Report: Nike’s sales jump 31% in wake of Kaepernick ad campaign

Nike success may embolden other brands to take stronger social and political positions.

Report: Nike’s sales jump 31% in wake of Kaepernick ad campaign |

Nike’s controversial “Just Do It” 30th anniversary campaign with Colin Kaepernick was derided by many, spawned online-shoe burning videos and prompted one Louisiana mayor to ban Nike products from city rec facilities. Even President Trump argued, “Nike is getting absolutely killed with anger and boycotts.”

But the calculated gamble appears to have paid off for shoe giant in free publicity and sales.

According to a new report from Edison Trends, Nike’s online sales grew by 31 percent over last year during the Labor Day weekend period, compared to a 17 percent increase in 2017. The company compared 2017 and 2018 online sales and found an increase corresponding with the controversy and release of an associated video ad campaign. Report: Nike’s sales jump 31% in wake of Kaepernick ad campaign |

Edison Trends says the data is based on a sample of anonymized and aggregated e-receipts from more than 3 million US consumers.

Whether the sales bump was attributable to Kaepernick or the massive free media that Nike received (or both) is not entirely clear. However, an analysis provided to Bloomberg by Apex Marketing Group estimated that the free exposure was the equivalent of a $43 million media buy.

Some analysts expressed cynicism about Nike’s motives, saying that Nike has always courted controversy. However it still appears to have been a risk — that paid off. While Nike is not the first brand to take social and political positions, the question now is whether other brands will follow Nike’s lead and risk alienating some fans and buyers.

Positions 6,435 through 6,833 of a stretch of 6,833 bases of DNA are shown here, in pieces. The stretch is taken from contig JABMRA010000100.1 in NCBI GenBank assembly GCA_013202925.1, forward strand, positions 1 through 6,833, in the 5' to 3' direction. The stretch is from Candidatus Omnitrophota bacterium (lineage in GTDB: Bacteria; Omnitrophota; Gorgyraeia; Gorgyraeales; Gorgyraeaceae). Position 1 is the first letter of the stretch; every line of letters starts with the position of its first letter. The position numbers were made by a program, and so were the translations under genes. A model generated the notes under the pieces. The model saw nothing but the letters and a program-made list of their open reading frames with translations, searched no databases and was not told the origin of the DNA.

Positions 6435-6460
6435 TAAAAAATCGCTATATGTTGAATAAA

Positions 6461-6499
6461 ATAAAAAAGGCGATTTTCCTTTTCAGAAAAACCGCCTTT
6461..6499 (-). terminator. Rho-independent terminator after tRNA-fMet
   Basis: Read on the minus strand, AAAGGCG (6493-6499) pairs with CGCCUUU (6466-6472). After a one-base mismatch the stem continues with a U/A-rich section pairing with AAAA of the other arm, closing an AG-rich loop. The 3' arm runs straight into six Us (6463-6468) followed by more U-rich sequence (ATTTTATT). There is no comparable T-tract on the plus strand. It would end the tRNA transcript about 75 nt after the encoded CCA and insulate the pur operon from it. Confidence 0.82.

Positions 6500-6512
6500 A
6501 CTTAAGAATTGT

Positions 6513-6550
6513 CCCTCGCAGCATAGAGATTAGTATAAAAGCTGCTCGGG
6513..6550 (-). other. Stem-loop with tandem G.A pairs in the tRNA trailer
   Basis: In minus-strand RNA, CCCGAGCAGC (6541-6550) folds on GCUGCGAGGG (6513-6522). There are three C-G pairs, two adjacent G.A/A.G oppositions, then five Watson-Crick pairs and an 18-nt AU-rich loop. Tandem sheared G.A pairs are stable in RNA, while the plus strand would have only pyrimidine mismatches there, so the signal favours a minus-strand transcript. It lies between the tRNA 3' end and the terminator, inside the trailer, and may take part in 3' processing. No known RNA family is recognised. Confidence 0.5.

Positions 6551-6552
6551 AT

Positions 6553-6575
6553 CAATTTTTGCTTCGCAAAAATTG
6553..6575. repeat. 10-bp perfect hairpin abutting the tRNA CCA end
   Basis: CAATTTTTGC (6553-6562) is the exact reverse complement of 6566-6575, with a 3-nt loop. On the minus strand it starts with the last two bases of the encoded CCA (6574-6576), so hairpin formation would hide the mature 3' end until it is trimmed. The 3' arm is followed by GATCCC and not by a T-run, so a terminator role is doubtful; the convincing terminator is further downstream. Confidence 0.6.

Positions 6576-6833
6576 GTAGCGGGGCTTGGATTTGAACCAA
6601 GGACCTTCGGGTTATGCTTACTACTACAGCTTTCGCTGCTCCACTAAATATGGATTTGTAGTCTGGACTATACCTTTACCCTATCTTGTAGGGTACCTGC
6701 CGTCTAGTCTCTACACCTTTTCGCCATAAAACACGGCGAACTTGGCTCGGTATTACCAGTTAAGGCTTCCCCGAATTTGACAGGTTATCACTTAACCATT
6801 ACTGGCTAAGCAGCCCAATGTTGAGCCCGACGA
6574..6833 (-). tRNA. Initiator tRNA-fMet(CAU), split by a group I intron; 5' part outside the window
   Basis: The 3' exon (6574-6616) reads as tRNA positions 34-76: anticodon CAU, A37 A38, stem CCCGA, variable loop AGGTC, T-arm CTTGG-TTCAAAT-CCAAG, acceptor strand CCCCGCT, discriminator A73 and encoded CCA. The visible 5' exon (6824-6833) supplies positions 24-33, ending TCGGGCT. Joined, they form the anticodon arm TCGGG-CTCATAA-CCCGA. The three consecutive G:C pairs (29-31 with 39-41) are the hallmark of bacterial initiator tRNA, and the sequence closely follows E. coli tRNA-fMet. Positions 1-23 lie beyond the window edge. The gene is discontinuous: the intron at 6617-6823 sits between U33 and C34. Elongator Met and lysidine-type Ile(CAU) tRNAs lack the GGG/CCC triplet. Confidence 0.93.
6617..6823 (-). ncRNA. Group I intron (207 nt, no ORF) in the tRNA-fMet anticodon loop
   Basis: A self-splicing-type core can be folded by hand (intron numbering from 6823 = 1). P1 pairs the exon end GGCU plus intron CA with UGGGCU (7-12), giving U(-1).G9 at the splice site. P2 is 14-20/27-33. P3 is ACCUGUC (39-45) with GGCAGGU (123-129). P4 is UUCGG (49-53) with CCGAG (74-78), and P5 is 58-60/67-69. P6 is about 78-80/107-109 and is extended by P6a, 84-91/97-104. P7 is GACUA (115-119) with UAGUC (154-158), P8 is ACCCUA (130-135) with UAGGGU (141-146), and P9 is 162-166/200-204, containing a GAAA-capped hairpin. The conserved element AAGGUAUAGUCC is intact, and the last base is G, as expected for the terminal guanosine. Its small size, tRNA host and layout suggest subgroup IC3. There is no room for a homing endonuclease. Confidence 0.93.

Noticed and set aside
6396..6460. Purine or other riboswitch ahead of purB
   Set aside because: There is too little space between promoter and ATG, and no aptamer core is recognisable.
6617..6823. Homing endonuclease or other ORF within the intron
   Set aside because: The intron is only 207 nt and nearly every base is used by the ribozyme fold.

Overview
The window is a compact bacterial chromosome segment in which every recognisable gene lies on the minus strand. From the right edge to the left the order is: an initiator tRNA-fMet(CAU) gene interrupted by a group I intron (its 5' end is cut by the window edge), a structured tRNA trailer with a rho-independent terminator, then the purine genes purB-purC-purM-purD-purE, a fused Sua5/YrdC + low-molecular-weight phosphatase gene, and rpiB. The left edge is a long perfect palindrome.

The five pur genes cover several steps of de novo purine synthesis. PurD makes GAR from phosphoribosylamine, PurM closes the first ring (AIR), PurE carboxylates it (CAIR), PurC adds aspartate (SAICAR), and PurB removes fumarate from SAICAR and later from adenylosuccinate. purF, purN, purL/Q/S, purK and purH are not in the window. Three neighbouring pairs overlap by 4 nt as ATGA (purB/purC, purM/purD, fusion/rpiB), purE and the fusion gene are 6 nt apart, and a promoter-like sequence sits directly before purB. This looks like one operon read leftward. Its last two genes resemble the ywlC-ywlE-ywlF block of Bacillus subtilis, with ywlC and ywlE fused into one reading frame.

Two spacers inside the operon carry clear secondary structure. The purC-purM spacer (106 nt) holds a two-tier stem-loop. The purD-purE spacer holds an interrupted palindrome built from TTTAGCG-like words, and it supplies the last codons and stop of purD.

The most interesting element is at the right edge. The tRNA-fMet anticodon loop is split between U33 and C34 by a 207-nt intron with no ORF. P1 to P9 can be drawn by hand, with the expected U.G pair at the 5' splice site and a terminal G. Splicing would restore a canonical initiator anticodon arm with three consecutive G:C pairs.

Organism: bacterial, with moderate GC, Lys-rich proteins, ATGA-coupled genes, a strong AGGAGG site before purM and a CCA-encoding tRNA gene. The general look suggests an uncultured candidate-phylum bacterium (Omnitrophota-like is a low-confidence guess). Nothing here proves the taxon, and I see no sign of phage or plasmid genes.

There’s some indication that may be the case. The CEO of Levi Strauss & Co. said it’s taking a position against gun violence, which the company acknowledges will likely alienate some buyers but will attract others.

Indeed, the days of high profile brands “playing it safe” politically may be coming to a close.

About The Author

Greg Sterling is a Contributing Editor at Search Engine Land. He writes a personal blog, Screenwerk, about connecting the dots between digital media and real-world consumer behavior. He is also VP of Strategy and Insights for the Local Search Association. Follow him on Twitter or find him at Google+.

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